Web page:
Property Council Queensland executive director Chris Mountford. Picture: Mark Calleja.“Industry is clearly looking for both local and state governments to step up and put a greater emphasis on unlocking economic activity,” Property Council Queensland executive director Chris Mountford said.“With the property industry directly accounting for 11.4 per cent of our state’s economic activity and paying 49 per cent of Queensland state and local taxes, policies that support the property sector should be top of the pile during these elections.”Queensland also received the worst rating for its performance on planning and managing growth. Property confidence in Queensland remains flat. Image: AAP/Darren England.Despite this, the March 2020 quarter survey shows expectations for home values to increase in Queensland are the highest in five years, with the state scoring 45 out of 50 on the 12-month ahead capital growth expectations index.ANZ senior economist Felicity Emmett said signs of recovery in the housing market had been emerging for some time, with sentiment turning around convincingly in May. Ms Emmett said auction clearance rates had improved and housing finance was starting to pick up. MORE: TIME TO INVEST IN BRISBANE IN 2020 Houses and apartment buildings are seen in the Brisbane suburbs of Paddington and Petrie Terrace. Image: AAP/Darren England.HIGH hopes for house prices over the next 12 months have offset subdued confidence in Queensland’s property sector, amid industry unease ahead of the state election.The latest ANZ/Property Council survey shows sentiment in the sunshine state’s housing sector is the second lowest in the country, with Queenslanders also having the lowest expectations for economic growth.The Property Council says the industry is uneasy about economic conditions in Queensland ahead the upcoming local and state elections. RELATED: QLD LEADS HOUSING GROWTH TURNAROUND The improvement in credit availability suggests construction activity should pick up, according to ANZ. Photo: Brett Wortman.More from newsParks and wildlife the new lust-haves post coronavirus10 hours agoNoosa’s best beachfront penthouse is about to hit the market10 hours agoNew figures show the value of new housing finance commitments in November increased by 2.5 per cent in Queensland, 0.4 per cent nationally.“The continued improvement in credit availability suggests the outlook for construction activity, not just prices, should begin to pick up in coming months — initially through a stabilisation and then up-tick in building approvals,” Ms Emmett said.“Prices are benefiting from a combination of pent-up demand and low stock levels, but we think that the current strong monthly price gains will moderate in 2020 as more supply comes on stream and credit policies stay relatively constrained.” The latest ANZ/Property Council survey shows strong home value expectations in Queensland.According to those surveyed, the most important issues for state and territory governments are property taxes and charges, followed by housing supply and affordability, development around transport nodes, and planning and regulation reform.“Strong house prices help underpin confidence and activity, but without matching housing supply, this can lead to runaway price increases and real housing affordability pressure,” Property Council of Australia chief executive Ken Morrison said.“Coming off the back of a sustained drop in new housing approvals and construction starts, we must be vigilant to ensure housing supply keeps up with demand, including population growth, as the residential market reboots.“Governments must be on the front foot in keeping the housing supply lines open and support affordability through better planning and infrastructure delivery.”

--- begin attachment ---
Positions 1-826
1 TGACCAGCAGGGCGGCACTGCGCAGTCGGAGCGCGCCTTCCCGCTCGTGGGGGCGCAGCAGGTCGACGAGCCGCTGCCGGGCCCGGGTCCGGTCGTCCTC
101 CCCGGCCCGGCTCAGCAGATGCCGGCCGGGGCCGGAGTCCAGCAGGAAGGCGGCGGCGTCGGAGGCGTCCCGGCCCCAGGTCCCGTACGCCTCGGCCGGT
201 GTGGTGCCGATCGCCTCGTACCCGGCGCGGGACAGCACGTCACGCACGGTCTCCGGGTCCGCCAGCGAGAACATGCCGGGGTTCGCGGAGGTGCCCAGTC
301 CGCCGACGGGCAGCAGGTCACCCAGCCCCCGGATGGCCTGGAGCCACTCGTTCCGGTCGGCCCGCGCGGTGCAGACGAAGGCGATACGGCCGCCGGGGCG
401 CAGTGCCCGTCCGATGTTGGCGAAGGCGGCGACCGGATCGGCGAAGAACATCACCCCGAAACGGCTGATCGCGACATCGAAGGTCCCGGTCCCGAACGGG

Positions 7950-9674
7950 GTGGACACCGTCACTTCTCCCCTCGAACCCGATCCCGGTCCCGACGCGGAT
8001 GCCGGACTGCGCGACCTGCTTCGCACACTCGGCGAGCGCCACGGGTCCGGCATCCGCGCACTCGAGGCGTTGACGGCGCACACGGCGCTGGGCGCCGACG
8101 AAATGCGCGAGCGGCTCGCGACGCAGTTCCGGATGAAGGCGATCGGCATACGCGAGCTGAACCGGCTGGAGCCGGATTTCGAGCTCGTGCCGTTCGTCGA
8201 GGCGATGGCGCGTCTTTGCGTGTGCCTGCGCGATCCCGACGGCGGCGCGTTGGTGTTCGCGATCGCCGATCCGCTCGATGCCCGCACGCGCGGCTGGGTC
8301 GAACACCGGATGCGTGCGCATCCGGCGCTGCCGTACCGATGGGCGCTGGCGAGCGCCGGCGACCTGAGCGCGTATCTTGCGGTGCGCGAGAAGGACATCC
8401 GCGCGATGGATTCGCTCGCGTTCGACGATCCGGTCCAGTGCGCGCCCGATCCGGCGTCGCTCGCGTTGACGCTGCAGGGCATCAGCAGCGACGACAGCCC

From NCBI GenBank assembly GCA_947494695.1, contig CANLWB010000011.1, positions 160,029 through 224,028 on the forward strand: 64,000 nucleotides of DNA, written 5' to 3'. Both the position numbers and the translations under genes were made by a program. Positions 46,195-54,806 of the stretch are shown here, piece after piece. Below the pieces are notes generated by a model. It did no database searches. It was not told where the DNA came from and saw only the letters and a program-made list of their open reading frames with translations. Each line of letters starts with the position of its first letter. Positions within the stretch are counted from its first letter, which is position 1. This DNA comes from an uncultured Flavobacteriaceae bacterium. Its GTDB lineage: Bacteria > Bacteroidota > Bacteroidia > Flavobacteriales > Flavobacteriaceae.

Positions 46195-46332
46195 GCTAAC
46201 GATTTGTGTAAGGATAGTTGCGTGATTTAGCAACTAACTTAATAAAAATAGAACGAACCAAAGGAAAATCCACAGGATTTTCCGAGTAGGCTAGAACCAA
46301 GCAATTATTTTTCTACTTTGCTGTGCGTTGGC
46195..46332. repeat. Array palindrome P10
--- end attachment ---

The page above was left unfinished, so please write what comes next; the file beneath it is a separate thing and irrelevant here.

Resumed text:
The company maintains a positive market outlook for 2018 and 2019, with all the main fundamentals pointing in the right direction’“It is difficult to forecast the exact timing of the recovery but, as our peers and segment analysts, I am firmly convinced the product tanker market is finally heading towards a positive cycle. In fact, all the fundamentals are pointing in the right direction, with all the variables aligned for rate improvements. In particular, a strong oil consumption is expected for 2018, also on the back of the estimated growth in global economic activity. This will obviously contribute to a more robust demand for the seaborne transportation of refined products,” Marco Fiori, Chief Executive Officer of d’Amico International Shipping, said.Furthermore, the high level of product inventories, which has been depressing demand for the last two years, seems to be finally coming to a more manageable level.In addition, the net fleet growth is expected to be 2.1 pct for 2018 and 1.7 pct for 2019, among the lowest growth rates in 15 years.Since the beginning of this year, the company took delivery of a product tanker newbuilding, M/T Cielo di Rotterdam, built by Hyundai Vinashin Shipyard, as part of its series of 22-strong Eco-design newbuilding program.Four ships remain to be delivered to DIS from the series. In February 2018, the company agreed with Hyundai Mipo Dockyard to take the delivery of one vessel in January 2018, two vessels in July 2018 and the last two vessels in January 2019.“By January 2019, DIS will have completed its long-term investment plan and will position itself on the market with one of the youngest and most versatile product tanker fleets, to meet the requirements of our top-quality customer base,” Fiori added. Product tanker owner and operator d’Amico International Shipping S.A ended the year in the red amid challenging market conditions.The company reported a net loss of USD 38.1 million for 2017 or USD 27.2 million excluding an impairment registered on three vessels held for sale in 2018.The loss more than doubled when compared to the figures reported for 2016 when the full-year loss came at USD 12.8 million.Rates were weak in 2017 for product tankers as the market was depressed by still high global product inventories, low trading activity and supply disruptions in the Atlantic during the hurricane season, the company explained.DIS’ daily spot rate was USD 12,026 in the full-year 2017 vs. 13,302 in the full-year 2016.